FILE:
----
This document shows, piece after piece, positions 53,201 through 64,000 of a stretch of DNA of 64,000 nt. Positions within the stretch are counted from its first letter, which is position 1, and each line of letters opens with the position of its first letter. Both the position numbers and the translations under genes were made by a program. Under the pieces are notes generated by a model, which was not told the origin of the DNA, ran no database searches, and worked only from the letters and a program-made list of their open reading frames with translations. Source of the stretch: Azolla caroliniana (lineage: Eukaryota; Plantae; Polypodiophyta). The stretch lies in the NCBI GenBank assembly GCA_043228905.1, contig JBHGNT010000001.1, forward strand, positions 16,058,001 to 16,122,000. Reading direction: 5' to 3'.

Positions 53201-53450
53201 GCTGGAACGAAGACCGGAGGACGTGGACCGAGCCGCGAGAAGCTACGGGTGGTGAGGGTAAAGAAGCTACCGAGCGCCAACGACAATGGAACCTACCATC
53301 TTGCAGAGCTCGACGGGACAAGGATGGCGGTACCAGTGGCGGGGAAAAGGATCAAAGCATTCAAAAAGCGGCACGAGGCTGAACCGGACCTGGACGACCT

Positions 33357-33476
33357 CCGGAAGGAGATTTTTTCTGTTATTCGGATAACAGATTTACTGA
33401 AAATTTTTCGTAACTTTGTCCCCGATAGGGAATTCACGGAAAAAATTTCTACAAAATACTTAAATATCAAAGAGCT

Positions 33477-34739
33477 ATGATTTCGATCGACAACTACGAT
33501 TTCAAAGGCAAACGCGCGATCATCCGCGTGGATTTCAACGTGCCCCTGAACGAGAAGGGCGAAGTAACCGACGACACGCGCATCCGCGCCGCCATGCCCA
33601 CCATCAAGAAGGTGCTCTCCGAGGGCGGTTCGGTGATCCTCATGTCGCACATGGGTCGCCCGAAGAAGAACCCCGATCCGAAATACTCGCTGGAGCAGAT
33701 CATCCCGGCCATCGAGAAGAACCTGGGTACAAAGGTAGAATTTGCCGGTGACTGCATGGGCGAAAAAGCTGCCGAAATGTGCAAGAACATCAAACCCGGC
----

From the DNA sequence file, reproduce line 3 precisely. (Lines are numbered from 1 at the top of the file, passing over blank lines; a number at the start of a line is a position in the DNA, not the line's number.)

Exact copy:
53201 GCTGGAACGAAGACCGGAGGACGTGGACCGAGCCGCGAGAAGCTACGGGTGGTGAGGGTAAAGAAGCTACCGAGCGCCAACGACAATGGAACCTACCATC